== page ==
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In the article titled “Percent Difference vs Deviation in Calibration: What Do They Mean for Your Accelerometer Calibrations?,” we reviewed the meaning of “percent deviation” when interpreting the frequency range specifications of accelerometers. The article included Figure 1, below. This article will take a slightly deeper look at this and explain the accelerometer design choices that affect this specification.

*Figure 1 - Typical Accelerometer Frequency Range Specifications*

Let’s consider just the ±5% (red) frequency range of 1 Hz to 7000 Hz. These are really two separate specifications: one for the low frequency range (which is 1 Hz) and another for the high frequency range (which is 7000 Hz).

It turns out that low frequency range and high frequency range are dominated by different aspects of the accelerometer design, and impact accelerometer selection in different ways.

The low frequency response of a piezoelectric accelerometer is determined by the electrical design of the measurement channel. The low frequency response is best modelled as a first-order high-pass filter, as shown in Figure 2.

*Figure 2 - Accelerometer Low Frequency Response*

The “R” (resistance) and “C” (capacitance) values in Figure 2 combine to form the Discharge Time Constant (DTC) of the accelerometer. “R” and “C” are also built into the internal amplifier of the ICP® accelerometer. For the most extended low frequency response, one would choose the largest possible values for “R” and “C” (assuming no other negative effects).

However, it turns out that increasing the capacitance also decreases the effective sensitivity of the accelerometer. Also, maximizing the resistance increases electrical noise in the accelerometer, especially at low frequencies. As such, the effect of "R" and "C" also depend on whether it is a charge-amplified ICP sensor like a ceramic sensing element or a voltage-amplified ICP sensor like many quartz sensing elements. In a charge-amplified design, "C" is in the feedback loop of the internal amplifier and is used to set sensitivity, while "R" sets the time constant. In a voltage-amplified design, "C" is normally just the element plus input amplifier capacitance. Rarely is more capacitance added in parallel to reduce vibration sensitivity. This added capacitance for attenuation is normally only done in piezoelectric force and pressure sensor designs. Resistance value is still used to set the time constant in voltage-amplified designs.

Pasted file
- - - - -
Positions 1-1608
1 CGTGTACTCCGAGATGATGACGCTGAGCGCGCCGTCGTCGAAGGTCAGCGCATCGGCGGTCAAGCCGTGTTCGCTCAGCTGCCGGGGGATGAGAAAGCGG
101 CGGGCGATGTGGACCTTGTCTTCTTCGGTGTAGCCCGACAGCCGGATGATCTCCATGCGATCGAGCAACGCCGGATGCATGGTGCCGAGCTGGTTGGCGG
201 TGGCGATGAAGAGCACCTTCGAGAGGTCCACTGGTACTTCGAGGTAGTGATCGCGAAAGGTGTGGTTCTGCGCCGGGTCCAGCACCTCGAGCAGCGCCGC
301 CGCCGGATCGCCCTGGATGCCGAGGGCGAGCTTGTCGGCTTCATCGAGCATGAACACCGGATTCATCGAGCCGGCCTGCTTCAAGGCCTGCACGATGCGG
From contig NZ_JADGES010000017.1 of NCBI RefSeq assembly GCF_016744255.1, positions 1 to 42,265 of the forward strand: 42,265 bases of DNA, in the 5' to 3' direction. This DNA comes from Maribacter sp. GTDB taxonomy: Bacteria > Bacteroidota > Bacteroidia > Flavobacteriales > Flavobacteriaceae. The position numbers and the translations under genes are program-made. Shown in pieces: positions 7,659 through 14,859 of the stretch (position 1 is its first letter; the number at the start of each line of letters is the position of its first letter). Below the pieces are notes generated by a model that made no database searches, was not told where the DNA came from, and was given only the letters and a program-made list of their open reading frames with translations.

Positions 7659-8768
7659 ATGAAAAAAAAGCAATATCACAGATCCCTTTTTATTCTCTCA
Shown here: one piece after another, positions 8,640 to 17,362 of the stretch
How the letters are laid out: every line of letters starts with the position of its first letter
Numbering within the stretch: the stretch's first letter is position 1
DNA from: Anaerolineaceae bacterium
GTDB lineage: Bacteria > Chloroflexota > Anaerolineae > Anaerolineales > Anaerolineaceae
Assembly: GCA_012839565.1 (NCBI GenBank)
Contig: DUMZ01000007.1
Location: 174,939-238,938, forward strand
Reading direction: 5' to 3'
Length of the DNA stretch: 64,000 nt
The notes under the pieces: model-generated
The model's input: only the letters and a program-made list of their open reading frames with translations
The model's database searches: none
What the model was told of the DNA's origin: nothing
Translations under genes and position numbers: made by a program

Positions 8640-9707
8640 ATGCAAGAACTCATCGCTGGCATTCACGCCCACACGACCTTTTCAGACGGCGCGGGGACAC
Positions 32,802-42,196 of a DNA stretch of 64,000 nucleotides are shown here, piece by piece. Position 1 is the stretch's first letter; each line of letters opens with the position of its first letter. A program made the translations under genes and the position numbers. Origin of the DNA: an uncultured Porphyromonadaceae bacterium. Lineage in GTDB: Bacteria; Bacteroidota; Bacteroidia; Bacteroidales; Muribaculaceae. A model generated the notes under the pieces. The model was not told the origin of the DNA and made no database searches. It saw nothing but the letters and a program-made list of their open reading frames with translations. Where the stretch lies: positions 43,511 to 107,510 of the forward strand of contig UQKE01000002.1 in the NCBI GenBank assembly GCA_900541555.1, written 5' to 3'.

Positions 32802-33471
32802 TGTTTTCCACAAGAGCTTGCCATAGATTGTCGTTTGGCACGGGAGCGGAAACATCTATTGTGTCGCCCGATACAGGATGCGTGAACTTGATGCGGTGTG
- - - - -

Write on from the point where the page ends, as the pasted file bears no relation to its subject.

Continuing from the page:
The high frequency response of an (unfiltered) piezoelectric accelerometer is most often determined by the mechanical design of the sensing element. The high frequency of the accelerometer’s mounted resonant frequency response approximates a first-order high-pass filter, as shown in Figure 3.

*Figure 3 - Typical Second Order High Frequency Response*

As a mechanical counterpart to the mathematical model, we use the spring-mass system of a shear mode accelerometer, Figure 4. The second order mass coefficient is the seismic mass, and the zero order spring coefficient is the stiffness of the piezoelectric material.

*Figure 4 Accelerometer Low Frequency Response*

If an application needs extended low frequency response, the accelerometer design usually increases the input capacitance of the ICP® electronics, reducing the sensitivity. This forces the accelerometer design to use a larger seismic mass for higher sensitivity, and increases the overall mass of the accelerometer, in addition to reducing the high frequency range.

To extend the high frequency range of an accelerometer, the seismic mass is reduced, which reduces the sensitivity.

The fortunate application reality is that test structures that require low (< 0.5 Hz) frequency range (such as civil engineering structures) are generally more massive, and can tolerate more massive accelerometers.